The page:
Judiciously building a career that has already garnered praise for the strength of his acting, the heart of Mr. Forde’s artistry is the pure tonal allure of his voice. Possessing a veritable spectrum of colors that present a great wealth of dramatic possibilities that continues to broaden as his career progresses, Mr. Forde’s voice is youthfully vibrant but also plush, suggesting opportunities in a wide-ranging repertoire. Hearing Mr. Forde’s voice in Italian repertory, it is easy to imagine his voice in time bringing great eloquence to Verdi’s ‘O tu, Palermo’ (I Vespri Siciliani) and ‘Ella giammai m’amò’ (Don Carlo), as well as the aria that helped to launch his interest in opera, ‘Il lacerato spirito.’ ‘I would love to have the chance to sing much more bel canto and Romantic music as my singing future moves forward,’ Mr. Forde says, adding that the music of Verdi and Wagner is ‘music I [know] in my bones I [will] sing one day.’ His early progress displays every requirement for the vocal and dramatic adaptations necessary to graduate into different, heavier repertory. ‘There will never be another Sam Ramey…but [young basses are] all trying!’ he jokes. Mr. Forde comes nearer to that mark than most of his colleagues owing to the panache and cantante quality of his singing.
Above all, Mr. Forde exhibits that quality that not only most significantly contributes to a singer’s artistry but also endears him to audiences: a palpable, almost contagious joy in singing. ‘A voice is not an instrument you can turn off or leave at home. If you’re like me, you find yourself singing or warming up all the time and not even noticing it after a while,’ Mr. Forde suggests. Even while acknowledging the logistical challenges of pursuing a career that requires worldwide travel and virtually eliminates the possibility of having a single ‘home base,’ in addition to the emotional stresses endured by the artist and those who love him, Mr. Forde is keenly aware that the path he travels is the correct one. ‘I love to sing, and I think that the reason I can be happy and smile so much during the process is that I know how lucky I have been so far. I can’t imagine anything else,’ he says. Those who are fortunate enough to have heard him sing know that luck plays a minimal part in the success of this young artist: Thomas Forde is that rare singer who does not merely sing but enchants, a true operatic sorcerer.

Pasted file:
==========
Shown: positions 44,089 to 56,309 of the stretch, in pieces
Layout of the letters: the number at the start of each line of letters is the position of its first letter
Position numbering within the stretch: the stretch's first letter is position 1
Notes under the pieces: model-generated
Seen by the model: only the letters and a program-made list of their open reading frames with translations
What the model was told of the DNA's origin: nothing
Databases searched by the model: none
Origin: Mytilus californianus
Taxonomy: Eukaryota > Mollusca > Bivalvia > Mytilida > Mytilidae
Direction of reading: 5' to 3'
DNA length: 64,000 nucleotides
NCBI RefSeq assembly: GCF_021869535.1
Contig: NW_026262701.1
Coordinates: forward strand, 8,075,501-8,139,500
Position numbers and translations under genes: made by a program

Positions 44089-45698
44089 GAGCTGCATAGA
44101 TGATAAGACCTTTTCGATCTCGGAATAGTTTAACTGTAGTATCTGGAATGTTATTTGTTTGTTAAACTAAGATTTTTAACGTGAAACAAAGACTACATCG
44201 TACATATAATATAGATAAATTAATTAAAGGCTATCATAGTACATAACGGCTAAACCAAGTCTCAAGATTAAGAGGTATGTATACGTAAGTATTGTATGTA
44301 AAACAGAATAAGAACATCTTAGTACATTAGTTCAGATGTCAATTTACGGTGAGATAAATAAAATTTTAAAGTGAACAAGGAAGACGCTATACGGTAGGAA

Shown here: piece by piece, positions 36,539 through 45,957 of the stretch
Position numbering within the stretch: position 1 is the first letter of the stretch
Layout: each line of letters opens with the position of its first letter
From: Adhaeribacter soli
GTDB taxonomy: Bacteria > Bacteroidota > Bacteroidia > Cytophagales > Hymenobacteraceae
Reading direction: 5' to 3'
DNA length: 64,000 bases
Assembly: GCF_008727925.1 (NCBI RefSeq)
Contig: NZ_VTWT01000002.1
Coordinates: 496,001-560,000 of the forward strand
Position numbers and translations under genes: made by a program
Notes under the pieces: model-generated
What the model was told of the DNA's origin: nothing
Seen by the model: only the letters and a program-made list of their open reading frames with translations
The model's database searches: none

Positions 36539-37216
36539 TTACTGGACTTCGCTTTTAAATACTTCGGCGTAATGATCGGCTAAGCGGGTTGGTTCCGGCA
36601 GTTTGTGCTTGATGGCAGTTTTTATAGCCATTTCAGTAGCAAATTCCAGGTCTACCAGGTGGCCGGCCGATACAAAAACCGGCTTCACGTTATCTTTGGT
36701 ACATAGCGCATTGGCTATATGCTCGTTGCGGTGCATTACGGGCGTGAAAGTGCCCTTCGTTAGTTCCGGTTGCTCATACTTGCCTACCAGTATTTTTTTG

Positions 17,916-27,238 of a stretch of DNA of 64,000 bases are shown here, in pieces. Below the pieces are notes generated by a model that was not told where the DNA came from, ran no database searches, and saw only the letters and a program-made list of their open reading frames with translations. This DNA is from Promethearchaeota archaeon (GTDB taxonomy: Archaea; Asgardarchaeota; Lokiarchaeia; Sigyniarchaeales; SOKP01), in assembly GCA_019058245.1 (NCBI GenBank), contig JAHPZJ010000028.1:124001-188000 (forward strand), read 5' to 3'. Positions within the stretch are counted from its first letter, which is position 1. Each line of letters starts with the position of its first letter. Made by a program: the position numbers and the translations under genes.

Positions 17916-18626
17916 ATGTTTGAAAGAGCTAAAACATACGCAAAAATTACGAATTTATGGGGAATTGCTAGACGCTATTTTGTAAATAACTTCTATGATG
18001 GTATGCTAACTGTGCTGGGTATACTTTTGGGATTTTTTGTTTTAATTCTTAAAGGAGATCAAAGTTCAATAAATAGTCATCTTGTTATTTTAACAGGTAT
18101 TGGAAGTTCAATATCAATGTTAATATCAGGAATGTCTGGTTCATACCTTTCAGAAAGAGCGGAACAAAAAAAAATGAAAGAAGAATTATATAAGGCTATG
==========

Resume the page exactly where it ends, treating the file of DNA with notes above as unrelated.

The author’s heartfelt gratitude is extended to Mr. Forde for his incredible candor and kindness in contributing to this article, as well as for his assistance in providing the photographs used.
Click here to visit Mr. Forde’s official website.
Mr. Forde is represented by Kristin Cowdin of Guy Barzilay International Artists Management.